Getting back to the early comic book delivery debate™, I’m wondering about something.  Diamond chose to share with everyone the results of their survey regarding early delivery of merchandise, over a month ago.  What I found curious then, and even more so now, is that the survey results were published with no commentary from Diamond, no plan of action, and no timetable for a plan of action.  Unofficially I’ve been told January 2011 is when it all begins, but what changes we’re in store for, we have no clue.

Why post the results of the survey with zero follow-up?  Why not indicate to the body-at-large that change either will take place or it won’t?  Obviously, a change of this magnitude takes some planning to execute smoothly, but why so secretively?  Afraid their competitors might get wind of it?  That sure ain’t the problem  I’ve also been told that, despite Diamond’s (and DC’s) desires, they won’t go against the results of the survey, and if that’s the case, we can draw our own conclusions.  But I don’t necessarily buy that.  The survey was just that, a survey.  Non-binding, we’re just taking the temperature of the room, folks.  As such, they have no obligation to give us what we want.  Moving to Tuesday on-sale may have been the impetus for the survey, but the real debate for me has always been early delivery of the merchandise, no matter what the on-sale date winds up being.  Again, here we are, on a "need to know" basis, waiting for mommy and daddy to give up permission to go outside and play.


Up to a point, price seems to have little to do with the desire to purchase, even in a tough economy.  Witness... Superman: Last Family of Krypton.  Elseworlds, $4.99, Cary Bates.  I loved me some Cary Bates Superman stories when I was 12 or 14, but no one under 40 knows this guy.  Elseworlds can be hit or miss, and for 5 bucks, you better bring your 'A' game.  It seemed like an iffy proposition at best, if not 3 strikes and yer out!  I ordered conservatively, but not ridiculously so, and they blew out on Wednesday afternoon.  Similar example, but at the other end of the price spectrum, The Green Lantern Corps Power Ring Spectrum Set.  We sell a ton of statues, props and assorted cool stuff, but... when orders were due, we’d just given away thousands of plastic power rings for FREE, and sixty bucks for a plastic set that lights up seemed excessive.  I wish I had 50 more.  No one thought twice about spending the sixty bucks.  DC built in the desire, and the price was no objection.  What hasn’t budged however is the overall budget.  People are still spending about the average from a year ago, they’re just being more finicky about where that money goes.  As I mentioned last week, if the first issue doesn’t knock their socks off, the second issue has NO chance of going home with them.  Sales of new comics has become increasingly front-loaded; it either sells in weeks one or two, or it’s doomed to spend way too much time staring back at you.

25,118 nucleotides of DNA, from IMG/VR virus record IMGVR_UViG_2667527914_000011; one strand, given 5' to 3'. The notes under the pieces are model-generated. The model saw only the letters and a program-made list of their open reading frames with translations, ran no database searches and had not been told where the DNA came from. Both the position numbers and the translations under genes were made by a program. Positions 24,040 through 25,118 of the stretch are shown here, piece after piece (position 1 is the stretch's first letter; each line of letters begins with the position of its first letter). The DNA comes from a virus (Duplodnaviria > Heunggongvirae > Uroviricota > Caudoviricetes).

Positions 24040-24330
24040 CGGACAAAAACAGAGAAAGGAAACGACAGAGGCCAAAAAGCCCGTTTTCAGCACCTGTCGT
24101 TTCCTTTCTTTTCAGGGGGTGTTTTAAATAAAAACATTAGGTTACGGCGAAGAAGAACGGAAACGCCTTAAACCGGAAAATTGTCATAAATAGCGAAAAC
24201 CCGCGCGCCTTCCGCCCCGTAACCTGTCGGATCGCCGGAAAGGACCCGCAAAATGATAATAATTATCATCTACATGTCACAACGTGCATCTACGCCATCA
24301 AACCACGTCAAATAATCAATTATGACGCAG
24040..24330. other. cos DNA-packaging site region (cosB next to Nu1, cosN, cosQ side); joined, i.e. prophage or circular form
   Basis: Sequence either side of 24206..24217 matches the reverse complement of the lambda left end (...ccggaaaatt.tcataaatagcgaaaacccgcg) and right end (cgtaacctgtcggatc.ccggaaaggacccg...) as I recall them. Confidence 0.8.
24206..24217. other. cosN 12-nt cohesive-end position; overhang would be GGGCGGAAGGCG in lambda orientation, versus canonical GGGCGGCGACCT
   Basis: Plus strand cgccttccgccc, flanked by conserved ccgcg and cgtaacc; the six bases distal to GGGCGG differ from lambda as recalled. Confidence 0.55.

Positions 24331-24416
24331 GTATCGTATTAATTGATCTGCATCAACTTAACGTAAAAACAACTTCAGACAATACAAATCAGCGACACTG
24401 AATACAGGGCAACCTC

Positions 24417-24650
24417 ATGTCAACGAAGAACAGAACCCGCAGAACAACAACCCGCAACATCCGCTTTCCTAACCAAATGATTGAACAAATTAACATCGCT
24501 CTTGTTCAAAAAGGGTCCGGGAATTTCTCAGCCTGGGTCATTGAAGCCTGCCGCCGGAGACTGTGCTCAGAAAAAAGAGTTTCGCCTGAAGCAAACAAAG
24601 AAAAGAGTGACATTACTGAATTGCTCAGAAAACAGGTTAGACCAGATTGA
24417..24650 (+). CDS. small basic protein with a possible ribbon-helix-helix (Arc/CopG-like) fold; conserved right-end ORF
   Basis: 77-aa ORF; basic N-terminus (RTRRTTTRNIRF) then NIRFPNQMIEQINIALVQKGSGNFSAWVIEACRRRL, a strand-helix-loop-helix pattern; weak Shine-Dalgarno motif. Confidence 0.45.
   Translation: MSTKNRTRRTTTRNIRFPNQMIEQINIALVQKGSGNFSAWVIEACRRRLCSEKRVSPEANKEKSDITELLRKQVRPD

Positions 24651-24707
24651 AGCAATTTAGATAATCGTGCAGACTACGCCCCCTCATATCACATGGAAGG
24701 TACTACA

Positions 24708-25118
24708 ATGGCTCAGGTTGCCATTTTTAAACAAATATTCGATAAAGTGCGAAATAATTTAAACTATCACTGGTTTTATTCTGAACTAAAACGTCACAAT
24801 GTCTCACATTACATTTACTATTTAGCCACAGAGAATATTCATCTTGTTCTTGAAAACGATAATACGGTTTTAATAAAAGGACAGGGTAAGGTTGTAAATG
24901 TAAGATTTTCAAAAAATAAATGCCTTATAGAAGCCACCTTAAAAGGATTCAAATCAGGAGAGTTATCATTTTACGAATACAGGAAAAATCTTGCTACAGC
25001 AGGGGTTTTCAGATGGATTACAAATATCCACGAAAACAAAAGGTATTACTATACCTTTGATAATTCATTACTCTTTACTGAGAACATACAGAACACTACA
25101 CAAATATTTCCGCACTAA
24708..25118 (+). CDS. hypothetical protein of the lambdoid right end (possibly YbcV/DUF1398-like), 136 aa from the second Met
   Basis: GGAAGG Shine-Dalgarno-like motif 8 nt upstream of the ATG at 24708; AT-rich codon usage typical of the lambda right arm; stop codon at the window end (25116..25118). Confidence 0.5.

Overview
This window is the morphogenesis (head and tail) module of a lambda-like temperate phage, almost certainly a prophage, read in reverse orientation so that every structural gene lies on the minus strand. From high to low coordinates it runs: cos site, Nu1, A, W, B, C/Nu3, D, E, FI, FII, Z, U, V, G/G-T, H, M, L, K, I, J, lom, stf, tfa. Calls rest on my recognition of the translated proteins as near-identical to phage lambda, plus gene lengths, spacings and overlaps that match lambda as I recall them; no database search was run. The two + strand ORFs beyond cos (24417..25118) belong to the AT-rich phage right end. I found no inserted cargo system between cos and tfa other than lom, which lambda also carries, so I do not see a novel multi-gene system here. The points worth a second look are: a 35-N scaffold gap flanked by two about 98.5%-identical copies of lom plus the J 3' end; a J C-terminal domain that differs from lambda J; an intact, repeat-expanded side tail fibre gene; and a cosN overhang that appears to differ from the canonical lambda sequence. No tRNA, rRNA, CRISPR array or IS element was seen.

Next week, I’ll be looking at graded comics, and why I think they’re the devil!

The opinions expressed in this column are solely  those of the writer, and do not necessarily reflect the views of the editorial staff of